This post originally appeared as the writer's LinkedIn. It has been re-posted and edited here with permission.
With the recent decision by the Fed to raise rates, does that really mean a rise in interest rates? See the Federal Reserve Economic Data (FRED) chart comparing the average 30-year fixed-rate mortgage and the effective Federal Funds rate below:
Two observations from this chart:
𝟏. 𝐈𝐧𝐭𝐞𝐫𝐞𝐬𝐭 𝐫𝐚𝐭𝐞𝐬 𝐡𝐚𝐯𝐞 𝐛𝐞𝐞𝐧 𝐝𝐞𝐜𝐥𝐢𝐧𝐢𝐧𝐠 𝐬𝐢𝐧𝐜𝐞 𝐭𝐡𝐞 𝟏𝟗𝟖𝟎𝐬.
𝟐. 𝐓𝐡𝐞 𝐚𝐯𝐞𝐫𝐚𝐠𝐞 𝟑𝟎-𝐲𝐞𝐚𝐫 𝐟𝐢𝐱𝐞𝐝-𝐫𝐚𝐭𝐞 𝐦𝐨𝐫𝐭𝐠𝐚𝐠𝐞 𝐝𝐨𝐞𝐬 𝐧𝐨𝐭 𝐠𝐨 𝐮𝐩 𝐚𝐬 𝐦𝐮𝐜𝐡 𝐚𝐬 𝐭𝐡𝐞 𝐅𝐞𝐝 𝐅𝐮𝐧𝐝𝐬 𝐑𝐚𝐭𝐞 𝐝𝐮𝐫𝐢𝐧𝐠 𝐚 𝐫𝐚𝐭𝐞-𝐡𝐢𝐤𝐞 𝐜𝐲𝐜𝐥𝐞.
To say we are going to see significant rises in interest rates because the Fed is raising rates can be misleading. Mortgages rely more on the 10-year treasury bond; therefore, they do not rise as significantly.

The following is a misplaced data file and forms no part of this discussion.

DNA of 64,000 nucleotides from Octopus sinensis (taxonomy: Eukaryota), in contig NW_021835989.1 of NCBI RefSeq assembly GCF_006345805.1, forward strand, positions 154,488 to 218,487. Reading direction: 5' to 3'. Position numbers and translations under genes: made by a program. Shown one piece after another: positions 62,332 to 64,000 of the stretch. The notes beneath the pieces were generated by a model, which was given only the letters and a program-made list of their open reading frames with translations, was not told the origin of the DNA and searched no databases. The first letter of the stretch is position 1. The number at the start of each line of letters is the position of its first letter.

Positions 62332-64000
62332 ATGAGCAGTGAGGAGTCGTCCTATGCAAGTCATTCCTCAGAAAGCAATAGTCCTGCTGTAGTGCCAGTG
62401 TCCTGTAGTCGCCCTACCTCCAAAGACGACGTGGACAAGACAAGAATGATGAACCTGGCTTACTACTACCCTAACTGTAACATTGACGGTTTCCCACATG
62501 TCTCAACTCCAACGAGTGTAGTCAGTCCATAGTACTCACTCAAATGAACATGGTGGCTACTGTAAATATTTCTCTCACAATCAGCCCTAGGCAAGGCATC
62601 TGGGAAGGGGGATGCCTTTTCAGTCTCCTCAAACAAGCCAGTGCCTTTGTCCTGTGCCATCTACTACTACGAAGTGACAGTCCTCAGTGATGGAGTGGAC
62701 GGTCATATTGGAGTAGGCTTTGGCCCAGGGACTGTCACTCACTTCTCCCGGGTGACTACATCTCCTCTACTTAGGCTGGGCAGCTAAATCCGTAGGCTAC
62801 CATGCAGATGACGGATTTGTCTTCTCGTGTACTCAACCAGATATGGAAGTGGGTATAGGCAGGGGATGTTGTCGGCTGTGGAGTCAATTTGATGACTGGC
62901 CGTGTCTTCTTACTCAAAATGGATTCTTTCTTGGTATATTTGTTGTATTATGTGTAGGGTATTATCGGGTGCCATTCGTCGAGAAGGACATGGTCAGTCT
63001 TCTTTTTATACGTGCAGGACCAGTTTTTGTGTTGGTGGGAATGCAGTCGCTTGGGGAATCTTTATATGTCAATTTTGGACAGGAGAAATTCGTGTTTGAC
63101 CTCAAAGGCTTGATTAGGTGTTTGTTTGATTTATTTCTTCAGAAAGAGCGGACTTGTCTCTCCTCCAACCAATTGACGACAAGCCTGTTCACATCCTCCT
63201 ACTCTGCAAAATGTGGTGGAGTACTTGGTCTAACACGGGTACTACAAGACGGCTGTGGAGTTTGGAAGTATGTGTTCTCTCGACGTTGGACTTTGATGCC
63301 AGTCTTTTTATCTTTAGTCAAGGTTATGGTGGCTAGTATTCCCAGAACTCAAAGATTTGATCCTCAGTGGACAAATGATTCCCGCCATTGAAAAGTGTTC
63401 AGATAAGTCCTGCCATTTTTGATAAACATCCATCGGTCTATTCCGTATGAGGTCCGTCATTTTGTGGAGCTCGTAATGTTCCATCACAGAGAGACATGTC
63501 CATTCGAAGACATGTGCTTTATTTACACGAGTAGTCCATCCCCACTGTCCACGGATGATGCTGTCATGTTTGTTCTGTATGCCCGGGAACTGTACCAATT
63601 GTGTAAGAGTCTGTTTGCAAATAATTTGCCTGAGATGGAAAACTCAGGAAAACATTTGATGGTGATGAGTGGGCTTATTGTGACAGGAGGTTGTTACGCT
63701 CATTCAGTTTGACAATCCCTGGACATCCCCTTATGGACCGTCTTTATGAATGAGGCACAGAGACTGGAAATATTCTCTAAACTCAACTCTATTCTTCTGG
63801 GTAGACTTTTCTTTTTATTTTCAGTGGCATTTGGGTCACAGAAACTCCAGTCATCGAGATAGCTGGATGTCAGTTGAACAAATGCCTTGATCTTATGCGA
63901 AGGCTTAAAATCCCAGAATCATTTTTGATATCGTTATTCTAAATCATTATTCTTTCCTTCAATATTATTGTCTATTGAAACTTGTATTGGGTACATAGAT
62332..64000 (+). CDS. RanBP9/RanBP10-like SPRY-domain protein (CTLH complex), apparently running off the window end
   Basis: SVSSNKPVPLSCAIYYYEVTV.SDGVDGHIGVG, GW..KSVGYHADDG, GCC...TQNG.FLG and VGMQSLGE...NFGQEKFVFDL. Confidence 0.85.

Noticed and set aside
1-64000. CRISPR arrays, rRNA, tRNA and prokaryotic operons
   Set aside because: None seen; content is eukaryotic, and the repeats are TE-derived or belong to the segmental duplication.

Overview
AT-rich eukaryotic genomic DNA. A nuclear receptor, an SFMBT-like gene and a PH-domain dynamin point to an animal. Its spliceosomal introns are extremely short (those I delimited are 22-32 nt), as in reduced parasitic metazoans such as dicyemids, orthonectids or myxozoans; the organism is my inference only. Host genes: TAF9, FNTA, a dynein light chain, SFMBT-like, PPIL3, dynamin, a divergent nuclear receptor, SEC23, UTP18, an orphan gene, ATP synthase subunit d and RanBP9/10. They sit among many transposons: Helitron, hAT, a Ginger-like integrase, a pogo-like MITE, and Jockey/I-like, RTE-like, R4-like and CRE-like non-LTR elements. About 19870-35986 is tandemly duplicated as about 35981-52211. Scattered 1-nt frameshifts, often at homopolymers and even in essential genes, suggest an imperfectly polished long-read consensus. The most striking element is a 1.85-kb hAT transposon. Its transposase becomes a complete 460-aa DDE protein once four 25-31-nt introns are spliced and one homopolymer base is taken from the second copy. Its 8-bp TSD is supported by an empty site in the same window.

Look at the periods from 2004 – 2007 and 2016 – 2019. The average 30-year fixed-rate mortgage increased less than the increase of the Fed Funds Rate.
What does this all mean? Interest rates may likely rise with the Fed's decision to raise rates, but likely not as much as the Fed is planning to raise rates.
One economist has even argued the following:
𝟭. 𝗧𝗮𝗸𝗶𝗻𝗴 𝗼𝘂𝘁 𝗮𝗻 𝗮𝗱𝗷𝘂𝘀𝘁𝗮𝗯𝗹𝗲-𝗿𝗮𝘁𝗲 𝗺𝗼𝗿𝘁𝗴𝗮𝗴𝗲 (𝗔𝗥𝗠) 𝗼𝘃𝗲𝗿 𝗮 𝟯𝟬-𝘆𝗲𝗮𝗿 𝗳𝗶𝘅𝗲𝗱-𝗿𝗮𝘁𝗲 𝗺𝗼𝗿𝘁𝗴𝗮𝗴𝗲 𝗶𝘀 𝘁𝗵𝗲 𝗯𝗲𝘁𝘁𝗲𝗿 𝗺𝗼𝘃𝗲. 𝗬𝗼𝘂 𝗰𝗮𝗻 𝗿𝗲𝗳𝗶𝗻𝗮𝗻𝗰𝗲 𝗯𝗲𝗳𝗼𝗿𝗲 𝘁𝗵𝗲 𝗔𝗥𝗠 𝗮𝗱𝗷𝘂𝘀𝘁𝘀 𝗼𝗿 𝗶𝗳 𝗶𝘁 𝗱𝗼𝗲𝘀 𝗮𝗱𝗷𝘂𝘀𝘁, 𝘁𝗵𝗲 𝗿𝗮𝘁𝗲 𝗵𝗮𝘀 𝗮 𝗵𝗶𝗴𝗵 𝗹𝗶𝗸𝗲𝗹𝗶𝗵𝗼𝗼𝗱 𝗼𝗳 𝘀𝘁𝗮𝘆𝗶𝗻𝗴 𝗮𝘁 𝗮 𝘀𝗶𝗺𝗶𝗹𝗮𝗿 𝗿𝗮𝘁𝗲.
𝟮. 𝗟𝗲𝘁’𝘀 𝘀𝗮𝘆 𝘁𝗵𝗲 𝗙𝗲𝗱 𝗙𝘂𝗻𝗱𝘀 𝗥𝗮𝘁𝗲 𝗱𝗼𝗲𝘀 𝗶𝗻𝗱𝗲𝗲𝗱 𝗶𝗻𝗰𝗿𝗲𝗮𝘀𝗲 𝘁𝗼 𝟭.𝟳𝟱% – 𝟮% 𝗯𝘆 𝘁𝗵𝗲 𝗲𝗻𝗱 𝗼𝗳 𝟮𝟬𝟮𝟮. 𝗕𝗮𝘀𝗲𝗱 𝗼𝗻 𝗵𝗶𝘀𝘁𝗼𝗿𝘆, 𝘄𝗲 𝗰𝗮𝗻 𝗲𝘅𝗽𝗲𝗰𝘁 𝘁𝗵𝗲 𝗮𝘃𝗲𝗿𝗮𝗴𝗲 𝟯𝟬-𝘆𝗲𝗮𝗿 𝗳𝗶𝘅𝗲𝗱-𝗿𝗮𝘁𝗲 𝗺𝗼𝗿𝘁𝗴𝗮𝗴𝗲 𝘁𝗼 𝗶𝗻𝗰𝗿𝗲𝗮𝘀𝗲 𝗯𝘆 𝟬.𝟳𝟱% – 𝟭% 𝘁𝗼 𝟰.𝟳𝟱% – 𝟱%. 𝗜𝗳 𝘁𝗵𝗲 𝗙𝗲𝗱 𝗵𝗶𝗸𝗲𝘀 𝗮𝗻𝗼𝘁𝗵𝗲𝗿 𝘁𝗵𝗿𝗲𝗲 𝘁𝗶𝗺𝗲𝘀 𝗶𝗻 𝟮𝟬𝟮𝟯 𝘁𝗼 𝟮.𝟱 – 𝟮.𝟳𝟱%, 𝘁𝗵𝗲𝗻 𝘄𝗲 𝗰𝗮𝗻 𝗲𝘅𝗽𝗲𝗰𝘁 𝘁𝗵𝗲 𝗮𝘃𝗲𝗿𝗮𝗴𝗲 𝟯𝟬-𝘆𝗲𝗮𝗿 𝗳𝗶𝘅𝗲𝗱-𝗿𝗮𝘁𝗲 𝗺𝗼𝗿𝘁𝗴𝗮𝗴𝗲 𝘁𝗼 𝗶𝗻𝗰𝗿𝗲𝗮𝘀𝗲 𝘁𝗼 𝟱% – 𝟱.𝟯𝟳𝟱% 𝘁𝘄𝗼 𝘆𝗲𝗮𝗿𝘀 𝗳𝗿𝗼𝗺 𝗻𝗼𝘄.
𝟯. 𝗖𝗼𝗻𝘀𝘂𝗺𝗲𝗿𝘀 𝘄𝗶𝗹𝗹 𝗵𝗮𝘃𝗲 𝗮𝗺𝗽𝗹𝗲 𝘁𝗶𝗺𝗲 𝘁𝗼 𝗿𝗲𝗳𝗶𝗻𝗮𝗻𝗰𝗲 𝗯𝗲𝗳𝗼𝗿𝗲 𝘁𝗵𝗲𝗻. 𝗠𝗼𝗿𝘁𝗴𝗮𝗴𝗲 𝗿𝗮𝘁𝗲𝘀 𝘄𝗶𝗹𝗹 𝘀𝘁𝗶𝗹𝗹 𝗵𝗮𝘃𝗲 𝗻𝗲𝗴𝗮𝘁𝗶𝘃𝗲 𝗿𝗲𝗮𝗹 𝗺𝗼𝗿𝘁𝗴𝗮𝗴𝗲 𝗿𝗮𝘁𝗲𝘀 𝗱𝘂𝗿𝗶𝗻𝗴 𝘁𝗵𝗲 𝗺𝗮𝗷𝗼𝗿𝗶𝘁𝘆 𝗼𝗳 𝘁𝗵𝗶𝘀 𝘁𝗶𝗺𝗲, 𝘄𝗵𝗶𝗰𝗵 𝗺𝗮𝗸𝗲𝘀 𝗯𝗼𝗿𝗿𝗼𝘄𝗶𝗻𝗴 𝗯𝗲𝘁𝘁𝗲𝗿 𝘃𝗮𝗹𝘂𝗲.